But the most important change in TSM history was Reginald, the team's creator and owner, stepping down and putting his faith in a young Danish mid-laner with the ID Bjergsen. The young European had some success in the EU LCS, helping the Copenhagen Wolves (then Ninjas in Pyjamas) do well enough to make the postseason with his hard carrying style and preference for game-changing assassins and hyper damage dealers.

The decision to move more into a management role was the best decision in Reginald's career, Bjergsen repaying the faith Regi had in him by winning two regular season MVP awards in three seasons, taking home the NA LCS title last season and most recently winning the IEM World Championship. As their team name suggests, Team SoloMid has always had the archetype of playing around an aggressive mid-lane ace, and Bjergsen has taken on that in spades.

With all the changes TSM have had through the past year, two constants have remained from their win over Good Game University in the first NA LCS Grand Finals: Dyrus and WildTurtle.

It's easy to disregard Dyrus when you look at his stats and how he at times can be lost in the shuffle by getting less help than other lanes, but that would be a disservice to what he brings to the team in the top lane. He will play whatever role he is given and be a reliable rock at his position, being able to hold on and be an influential player through his utility or meat shields at the end of the game.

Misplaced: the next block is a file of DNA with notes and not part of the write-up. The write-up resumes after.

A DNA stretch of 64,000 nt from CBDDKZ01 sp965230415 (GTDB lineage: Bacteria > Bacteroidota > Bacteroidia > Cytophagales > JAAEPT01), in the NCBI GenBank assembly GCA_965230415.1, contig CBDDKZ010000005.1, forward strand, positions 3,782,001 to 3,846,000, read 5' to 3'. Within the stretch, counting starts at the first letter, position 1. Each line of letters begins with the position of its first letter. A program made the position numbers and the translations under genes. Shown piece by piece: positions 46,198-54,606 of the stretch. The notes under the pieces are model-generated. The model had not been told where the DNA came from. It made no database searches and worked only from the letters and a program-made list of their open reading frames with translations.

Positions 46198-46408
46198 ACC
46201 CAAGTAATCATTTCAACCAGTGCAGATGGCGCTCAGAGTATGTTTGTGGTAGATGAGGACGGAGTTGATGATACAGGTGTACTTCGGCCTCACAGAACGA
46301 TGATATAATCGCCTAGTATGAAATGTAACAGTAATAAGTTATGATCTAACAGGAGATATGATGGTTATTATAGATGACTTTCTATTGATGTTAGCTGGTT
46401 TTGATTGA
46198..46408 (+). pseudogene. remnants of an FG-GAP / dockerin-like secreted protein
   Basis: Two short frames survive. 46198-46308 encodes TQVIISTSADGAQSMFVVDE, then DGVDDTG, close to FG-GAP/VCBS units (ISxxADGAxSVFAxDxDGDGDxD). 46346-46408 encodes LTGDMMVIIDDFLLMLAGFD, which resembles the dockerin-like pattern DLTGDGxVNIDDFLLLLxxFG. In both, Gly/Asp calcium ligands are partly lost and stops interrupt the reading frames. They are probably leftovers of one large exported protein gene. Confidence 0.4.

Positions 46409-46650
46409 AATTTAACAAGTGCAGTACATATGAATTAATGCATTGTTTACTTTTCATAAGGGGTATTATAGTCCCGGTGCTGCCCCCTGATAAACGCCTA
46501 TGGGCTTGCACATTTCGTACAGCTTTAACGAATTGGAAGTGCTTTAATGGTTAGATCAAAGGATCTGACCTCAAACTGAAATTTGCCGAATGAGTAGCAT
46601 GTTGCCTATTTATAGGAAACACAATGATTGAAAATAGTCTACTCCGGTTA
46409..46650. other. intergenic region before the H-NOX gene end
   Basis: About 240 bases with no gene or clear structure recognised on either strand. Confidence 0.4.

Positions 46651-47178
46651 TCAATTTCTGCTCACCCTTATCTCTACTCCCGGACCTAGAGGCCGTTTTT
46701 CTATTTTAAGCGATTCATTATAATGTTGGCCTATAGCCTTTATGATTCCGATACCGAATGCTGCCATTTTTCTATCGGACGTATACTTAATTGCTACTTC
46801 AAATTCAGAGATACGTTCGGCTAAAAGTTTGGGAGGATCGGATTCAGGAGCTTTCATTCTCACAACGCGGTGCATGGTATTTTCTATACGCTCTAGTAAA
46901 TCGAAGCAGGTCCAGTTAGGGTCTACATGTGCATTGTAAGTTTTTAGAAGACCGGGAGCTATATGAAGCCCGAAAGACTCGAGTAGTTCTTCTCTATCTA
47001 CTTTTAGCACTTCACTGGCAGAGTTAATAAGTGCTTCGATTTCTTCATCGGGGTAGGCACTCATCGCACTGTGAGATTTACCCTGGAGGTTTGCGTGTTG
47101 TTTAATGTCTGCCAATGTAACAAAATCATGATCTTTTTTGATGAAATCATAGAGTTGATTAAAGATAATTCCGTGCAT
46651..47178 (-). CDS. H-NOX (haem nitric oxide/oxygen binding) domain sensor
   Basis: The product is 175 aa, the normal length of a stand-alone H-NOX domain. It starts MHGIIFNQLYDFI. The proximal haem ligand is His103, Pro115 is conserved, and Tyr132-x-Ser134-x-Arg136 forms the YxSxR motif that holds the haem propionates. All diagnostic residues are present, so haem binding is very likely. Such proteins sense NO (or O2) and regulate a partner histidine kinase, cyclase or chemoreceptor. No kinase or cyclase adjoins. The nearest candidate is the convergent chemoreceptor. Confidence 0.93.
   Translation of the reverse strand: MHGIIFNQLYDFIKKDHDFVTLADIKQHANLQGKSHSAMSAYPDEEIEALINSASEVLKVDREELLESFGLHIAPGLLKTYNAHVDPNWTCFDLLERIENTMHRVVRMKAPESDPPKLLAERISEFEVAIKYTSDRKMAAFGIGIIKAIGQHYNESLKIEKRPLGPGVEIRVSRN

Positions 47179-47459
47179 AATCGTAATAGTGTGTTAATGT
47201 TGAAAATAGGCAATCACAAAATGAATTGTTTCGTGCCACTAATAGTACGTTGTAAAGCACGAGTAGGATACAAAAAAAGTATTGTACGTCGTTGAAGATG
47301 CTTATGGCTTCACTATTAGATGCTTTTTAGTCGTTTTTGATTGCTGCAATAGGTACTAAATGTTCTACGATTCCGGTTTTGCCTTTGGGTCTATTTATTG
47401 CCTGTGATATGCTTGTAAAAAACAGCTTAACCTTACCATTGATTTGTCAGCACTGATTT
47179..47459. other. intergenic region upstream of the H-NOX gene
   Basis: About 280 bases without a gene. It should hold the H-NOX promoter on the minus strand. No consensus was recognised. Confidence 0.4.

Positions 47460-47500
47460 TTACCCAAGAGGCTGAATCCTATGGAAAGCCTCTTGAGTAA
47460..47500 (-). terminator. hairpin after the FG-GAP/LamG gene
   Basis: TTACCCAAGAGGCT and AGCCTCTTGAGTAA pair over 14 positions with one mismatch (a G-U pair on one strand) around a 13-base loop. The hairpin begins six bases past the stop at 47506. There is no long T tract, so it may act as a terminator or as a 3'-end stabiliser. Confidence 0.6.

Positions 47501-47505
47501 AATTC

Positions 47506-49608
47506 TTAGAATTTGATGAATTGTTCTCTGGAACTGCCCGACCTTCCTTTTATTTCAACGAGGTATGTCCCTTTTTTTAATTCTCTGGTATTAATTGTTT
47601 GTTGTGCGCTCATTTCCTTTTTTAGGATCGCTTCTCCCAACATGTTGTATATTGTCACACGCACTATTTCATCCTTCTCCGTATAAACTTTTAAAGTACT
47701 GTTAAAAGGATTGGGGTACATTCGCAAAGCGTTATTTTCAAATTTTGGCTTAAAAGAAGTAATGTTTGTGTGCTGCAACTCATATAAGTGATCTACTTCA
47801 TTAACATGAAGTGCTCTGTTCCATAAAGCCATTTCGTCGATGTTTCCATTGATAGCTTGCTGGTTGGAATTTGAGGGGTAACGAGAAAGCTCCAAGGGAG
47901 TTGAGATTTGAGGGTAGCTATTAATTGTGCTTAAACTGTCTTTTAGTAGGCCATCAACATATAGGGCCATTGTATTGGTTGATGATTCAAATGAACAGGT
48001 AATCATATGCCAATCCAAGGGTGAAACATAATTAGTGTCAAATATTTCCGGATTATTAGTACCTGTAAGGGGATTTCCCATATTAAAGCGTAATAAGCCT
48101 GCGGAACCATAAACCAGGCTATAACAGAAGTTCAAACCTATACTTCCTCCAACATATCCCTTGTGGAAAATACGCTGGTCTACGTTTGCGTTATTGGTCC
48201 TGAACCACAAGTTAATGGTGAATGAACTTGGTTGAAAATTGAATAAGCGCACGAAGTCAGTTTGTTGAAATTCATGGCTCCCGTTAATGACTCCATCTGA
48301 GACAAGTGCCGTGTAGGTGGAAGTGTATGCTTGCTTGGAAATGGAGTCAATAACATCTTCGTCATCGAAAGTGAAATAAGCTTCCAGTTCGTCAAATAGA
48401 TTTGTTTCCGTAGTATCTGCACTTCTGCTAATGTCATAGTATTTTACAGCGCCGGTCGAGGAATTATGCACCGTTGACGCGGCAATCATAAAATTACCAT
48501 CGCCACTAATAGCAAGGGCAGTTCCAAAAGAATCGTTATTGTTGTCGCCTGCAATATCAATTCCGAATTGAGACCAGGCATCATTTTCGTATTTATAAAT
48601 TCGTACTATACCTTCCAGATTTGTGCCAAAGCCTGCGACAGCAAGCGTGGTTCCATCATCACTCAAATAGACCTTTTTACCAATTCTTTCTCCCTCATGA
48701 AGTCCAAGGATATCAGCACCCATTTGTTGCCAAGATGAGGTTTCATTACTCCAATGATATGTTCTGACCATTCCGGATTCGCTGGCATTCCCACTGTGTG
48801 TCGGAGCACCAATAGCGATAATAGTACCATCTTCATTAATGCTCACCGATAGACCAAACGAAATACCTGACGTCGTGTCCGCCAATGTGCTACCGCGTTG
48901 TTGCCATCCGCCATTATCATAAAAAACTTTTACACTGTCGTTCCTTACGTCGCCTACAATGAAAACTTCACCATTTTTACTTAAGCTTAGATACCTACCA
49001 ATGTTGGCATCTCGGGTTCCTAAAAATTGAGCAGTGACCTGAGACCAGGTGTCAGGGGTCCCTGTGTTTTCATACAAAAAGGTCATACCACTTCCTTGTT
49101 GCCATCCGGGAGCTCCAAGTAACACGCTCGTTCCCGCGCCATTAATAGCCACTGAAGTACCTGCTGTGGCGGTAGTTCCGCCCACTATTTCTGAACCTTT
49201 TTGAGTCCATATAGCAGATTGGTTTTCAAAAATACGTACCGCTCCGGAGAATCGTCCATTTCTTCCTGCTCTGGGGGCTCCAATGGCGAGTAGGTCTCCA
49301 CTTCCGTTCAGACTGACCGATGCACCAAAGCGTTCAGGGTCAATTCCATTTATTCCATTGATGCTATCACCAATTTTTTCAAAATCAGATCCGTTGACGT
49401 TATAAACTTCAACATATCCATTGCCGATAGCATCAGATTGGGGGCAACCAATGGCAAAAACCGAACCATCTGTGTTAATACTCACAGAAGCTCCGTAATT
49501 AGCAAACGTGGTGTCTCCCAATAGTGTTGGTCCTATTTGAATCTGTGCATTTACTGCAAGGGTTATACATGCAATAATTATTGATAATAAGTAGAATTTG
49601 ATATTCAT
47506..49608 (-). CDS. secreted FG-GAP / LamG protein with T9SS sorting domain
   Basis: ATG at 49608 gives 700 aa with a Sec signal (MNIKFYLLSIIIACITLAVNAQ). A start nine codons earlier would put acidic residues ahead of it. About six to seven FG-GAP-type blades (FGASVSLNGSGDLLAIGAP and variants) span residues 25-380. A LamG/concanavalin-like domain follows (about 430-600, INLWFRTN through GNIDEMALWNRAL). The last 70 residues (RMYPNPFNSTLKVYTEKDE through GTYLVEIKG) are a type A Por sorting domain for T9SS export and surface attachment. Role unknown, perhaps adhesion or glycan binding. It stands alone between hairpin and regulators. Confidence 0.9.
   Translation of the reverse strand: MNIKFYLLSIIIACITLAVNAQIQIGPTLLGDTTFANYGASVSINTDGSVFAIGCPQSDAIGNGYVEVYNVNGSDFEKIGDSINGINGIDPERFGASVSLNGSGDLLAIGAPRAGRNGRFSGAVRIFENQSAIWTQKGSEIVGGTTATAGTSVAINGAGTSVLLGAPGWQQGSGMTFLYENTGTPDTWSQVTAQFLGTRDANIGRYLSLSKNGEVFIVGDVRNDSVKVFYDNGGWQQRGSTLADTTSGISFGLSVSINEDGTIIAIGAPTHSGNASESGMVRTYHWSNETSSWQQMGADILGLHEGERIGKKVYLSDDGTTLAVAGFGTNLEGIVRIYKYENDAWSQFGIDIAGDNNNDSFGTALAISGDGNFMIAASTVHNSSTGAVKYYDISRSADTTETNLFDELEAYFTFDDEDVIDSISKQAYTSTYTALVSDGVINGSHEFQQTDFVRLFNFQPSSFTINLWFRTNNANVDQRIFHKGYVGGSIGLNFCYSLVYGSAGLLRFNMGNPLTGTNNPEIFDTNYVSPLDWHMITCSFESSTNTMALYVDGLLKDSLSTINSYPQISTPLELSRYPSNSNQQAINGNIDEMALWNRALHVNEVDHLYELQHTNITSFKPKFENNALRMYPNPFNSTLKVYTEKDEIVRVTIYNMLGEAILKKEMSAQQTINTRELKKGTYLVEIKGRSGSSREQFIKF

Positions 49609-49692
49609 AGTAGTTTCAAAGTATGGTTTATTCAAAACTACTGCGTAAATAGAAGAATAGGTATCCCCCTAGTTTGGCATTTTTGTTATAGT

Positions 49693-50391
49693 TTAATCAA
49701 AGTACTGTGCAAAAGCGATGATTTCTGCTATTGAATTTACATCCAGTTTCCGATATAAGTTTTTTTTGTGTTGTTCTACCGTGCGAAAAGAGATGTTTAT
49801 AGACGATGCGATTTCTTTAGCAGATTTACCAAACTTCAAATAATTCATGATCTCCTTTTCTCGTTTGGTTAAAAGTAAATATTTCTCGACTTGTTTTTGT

The other constant, WildTurtle, has always somewhat lived in the shadow of Bjergsen. As the usual secondary carry of the team, Turtle's over-aggressive ways have led to trouble in the past but have also produced big numbers when it comes to kills. The times TSM have put Bjergsen on a less carry-oriented champion and put Turtle on the likes of Jinx, he's been able to make his mark and prove that through his small mishaps at times, he is still one of the best AD carries in the NA LCS.

Five straight seasons TSM have made the NA LCS Grand Finals. They haven't always had the prettiest regular seasons, even at times looking like a team on the brink of destruction. Roster movements aplenty have been made and while the faces have changed, the style in the way they play has stayed the same. Reginald is no longer the aggressive ace captaining the ship in the mid lane, but his decisions in the manager role have propelled his team to being a constant force that shows no signs of crumbling anytime soon.

And if they fall apart, TSM will do what they always do: make changes, retool their arsenal and get back to work as one of the two kings of North America.

Cloud9: The Blood Monarchs

NA LCS Spring '15 Record: 16-8

All-time NA LCS Record: 98-28

NA LCS Grand Finals Record: 2-1: vs. TSM (3-0 W) vs. TSM (3-0 W) vs. TSM (2-3 L)

Balls. Meteos. Hai. Sneaky. LemonNation.

In a scene of constant changes, fiddling with chemistry, and teams trying to find the newest and shiniest rookie, Cloud9 have been the same core five-man roster for the past two years in the NA LCS. They came in as monsters, crushing Complexity to qualify for the premiere league and then going on a 25-3 run for the ages in the regular season. C9 only lost seven games in their first two seasons all-together, going through the postseason without a single loss and crushing TSM twice in the finals with little trouble.